As soon as I saw it in the Sotheby’s sale of Emily Fisher Landau’s collection, I added this quick, little watercolor version of Summer to my Little Johns list, iconic but intimate artworks Jasper Johns gave as gifts.

But though Landau was a friend and longtime supporter of Johns, she was not the gift’s original recipient. Johns gave the watercolor to Bill Katz, in October 1985, and Landau bought it from Katz in 1998.

Katz’s relationship with Johns goes back even farther than Landau’s, and over the years, he has designed multiple spaces—studios, homes, galleries, and exhibitions—for both of them. Which, more later, perhaps.

What I like about this watercolor is the date. Jasper Johns exhibited his four The Seasons paintings in early 1987, but they’d been seen by a few people, and talked about by many, and so their debut was hotly anticipated. Johns reportedly spent 18-months on a whole body of The Seasons work, including drawings and prints, alongside the large-scale paintings. [Landau’s copy of the ULAE prints sold this morning near the low estimate for this unique watercolor.]

The Seasons, 1987, etchings & aquatint, ed. 4/75, pretty early, sold at Sotheby’s today for $165,100

This watercolor looks less like a study, and more like a documentation, with the key elements and composition mostly worked out, and sketched out very quickly. Yet a date of October 1985 means this watercolor was there right near the start of it all. And so was Katz.

I mean, I know why I didn’t buy it, but the rest of y’all, what’s going on? Admittedly, I also misremembered the estimate as $150-200k, when it was $200-300k. But I thought the EFL collection was under a global guarantee, which would give Sotheby’s the flexibility—and the incentive—to meet a bidder where they were. If they were there, I guess. This was somehow the only lot from EFL’s collection not to sell. Wild.

[May 2024 Update: The note for this sketch in Johns’ works on paper catalogue raisonné says it was a study for a print [ULAE 234] Johns made as the frontispiece of a book of poems by Wallace Stevens. Indeed, the sheet is very close to the dimensions of the book. Also, it came after Johns had completed only the first of what would become the Seasons paintings. Also, the silhouette was inspired by Picasso, of course, but was actually Johns’ cast shadow, traced by Julian Lethbridge in St. Martin, earlier in 1985. Except, wait, because though the prints and paintings don’t, there are a bunch of drawings where the “shadow” has his dick out, in a very much non-silhouetted way.]

Destroyed Not Twombly Sculptures

On my first speedrun through the catalogue raisonné for Cy Twombly’s sculpture, I was interested to see some early lost sculptures I’d never seen discussed anywhere else. There was also an object described as a fragment of an early sculpture. And there were sections of damaged and rejected works, mostly unsatisfactory bronze casts.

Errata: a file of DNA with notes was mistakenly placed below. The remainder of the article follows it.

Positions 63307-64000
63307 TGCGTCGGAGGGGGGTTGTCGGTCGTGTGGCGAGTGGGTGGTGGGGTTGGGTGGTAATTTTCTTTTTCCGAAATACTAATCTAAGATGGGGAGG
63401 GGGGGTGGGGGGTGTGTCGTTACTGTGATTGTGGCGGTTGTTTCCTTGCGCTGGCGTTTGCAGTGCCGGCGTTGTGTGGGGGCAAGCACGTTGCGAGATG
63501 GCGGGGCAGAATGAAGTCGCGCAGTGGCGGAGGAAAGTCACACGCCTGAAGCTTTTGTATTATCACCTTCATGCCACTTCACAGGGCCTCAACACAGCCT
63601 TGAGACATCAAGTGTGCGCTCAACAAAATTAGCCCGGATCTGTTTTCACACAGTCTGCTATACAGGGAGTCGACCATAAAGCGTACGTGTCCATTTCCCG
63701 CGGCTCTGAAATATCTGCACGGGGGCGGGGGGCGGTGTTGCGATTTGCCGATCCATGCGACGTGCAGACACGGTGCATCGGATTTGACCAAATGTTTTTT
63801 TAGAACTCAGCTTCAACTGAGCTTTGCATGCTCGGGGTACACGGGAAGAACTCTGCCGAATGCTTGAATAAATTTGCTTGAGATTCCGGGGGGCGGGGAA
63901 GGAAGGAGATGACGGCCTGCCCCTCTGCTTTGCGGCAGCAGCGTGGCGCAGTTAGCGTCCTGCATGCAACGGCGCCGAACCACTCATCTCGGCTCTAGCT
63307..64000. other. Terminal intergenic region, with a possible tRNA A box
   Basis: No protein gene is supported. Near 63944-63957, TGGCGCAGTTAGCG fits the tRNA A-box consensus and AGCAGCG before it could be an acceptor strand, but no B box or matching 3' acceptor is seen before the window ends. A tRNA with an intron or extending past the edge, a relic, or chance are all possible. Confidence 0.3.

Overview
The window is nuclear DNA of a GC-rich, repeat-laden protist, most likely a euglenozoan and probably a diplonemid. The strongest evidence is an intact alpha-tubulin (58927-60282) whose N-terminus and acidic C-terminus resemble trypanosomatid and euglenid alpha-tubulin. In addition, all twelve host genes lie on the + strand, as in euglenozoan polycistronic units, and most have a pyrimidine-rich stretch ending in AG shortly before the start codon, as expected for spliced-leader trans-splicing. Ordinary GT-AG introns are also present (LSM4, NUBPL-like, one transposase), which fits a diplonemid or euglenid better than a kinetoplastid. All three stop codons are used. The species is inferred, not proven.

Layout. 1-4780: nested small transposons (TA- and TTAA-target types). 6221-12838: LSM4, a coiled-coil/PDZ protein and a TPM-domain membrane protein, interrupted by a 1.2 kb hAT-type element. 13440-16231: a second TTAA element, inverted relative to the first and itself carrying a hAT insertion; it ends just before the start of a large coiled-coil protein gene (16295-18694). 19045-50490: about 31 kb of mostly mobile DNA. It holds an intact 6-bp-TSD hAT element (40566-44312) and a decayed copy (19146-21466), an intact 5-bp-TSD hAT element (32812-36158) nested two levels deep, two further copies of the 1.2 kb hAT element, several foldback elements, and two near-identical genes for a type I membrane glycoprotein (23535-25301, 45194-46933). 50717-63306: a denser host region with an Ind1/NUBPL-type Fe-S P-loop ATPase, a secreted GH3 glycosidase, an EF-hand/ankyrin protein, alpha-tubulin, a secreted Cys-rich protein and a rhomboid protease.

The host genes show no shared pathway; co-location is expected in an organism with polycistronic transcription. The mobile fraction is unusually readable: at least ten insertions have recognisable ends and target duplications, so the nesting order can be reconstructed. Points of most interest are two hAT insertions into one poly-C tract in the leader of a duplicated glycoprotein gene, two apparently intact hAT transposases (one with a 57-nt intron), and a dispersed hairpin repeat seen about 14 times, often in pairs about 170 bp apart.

I was surprised not to see most of the sculptures in these photos Rauschenberg took of Twombly in 1954 in their shared Fulton Street studio.

The Wrong Number, The Right Flagstones?

thanks, burritobreath and wilwheaton!

A minute ago I saw a photo burritobreath had posted to tumblr of The Wrong Number Cocktail Lounge, which was reblogged by wilwheaton, and then reblogged by someone I follow into my own feed? How did it get there? The algorithm? [update: my timeline was set to show me things liked by people I follow.]

This image of The Wrong Number was posted by Brooklyn Magazine in 2013

But that’s not important now. Because, I mean, just look at it, isn’t it obvious? Don’t those fake, painted over flagstones look like the flagstones Jasper Johns saw out of his taxi window on the way to the airport in 1967, but which neither he nor David Whitney could find when they got back, and so Johns had to paint them from memory? The flagstones which became a frequent and fruitful motif for Johns for years to follow? In the raking light of burritobreath’s image, they even have some cross-hatching.

The Wrong Number closed in 2009. It was a mobbed up dive bar on the corner of West 7th St & Avenue T in Gravesend, the far side of Bensonhurst, Brooklyn. And I guess it’s on the way to the airport if you’re coming from Coney Island to LaGuardia, or Staten Island to Idlewild. Was the airport story a cover? Did he see the flagstones on his way to or from Coney Island? Was Johns actually in cahoots with the mafia in the 1960s? Just, as they say, asking questions!

oh wow it’s on the side, too, I think this image is from Philip Carlo, who wrote The Butcher about an 80s mobster named Tommy Pitera

Then there’s the question of timing. Johns’s story is from 1967, and his paintings soon followed. The Wrong Number was reportedly in business “for over 35 years” when it closed, which only gets us back to 1974. Were the faux flagstones there before that?

Jasper Johns, Harlem [sic?] Light, 1967 [sic]

So except for the location being on the far side of the city, two boroughs away, and the whole different decade situation, I think it couldn’t be clearer that these are the fake flagstones that inspired Jasper Johns.

This is what it’s like when an artist changes the way you see the world. Every time I see a fake flagstone wall in New York, I will wonder if it’s this, is this the one Johns saw that time, have I found it? It’s like a curse.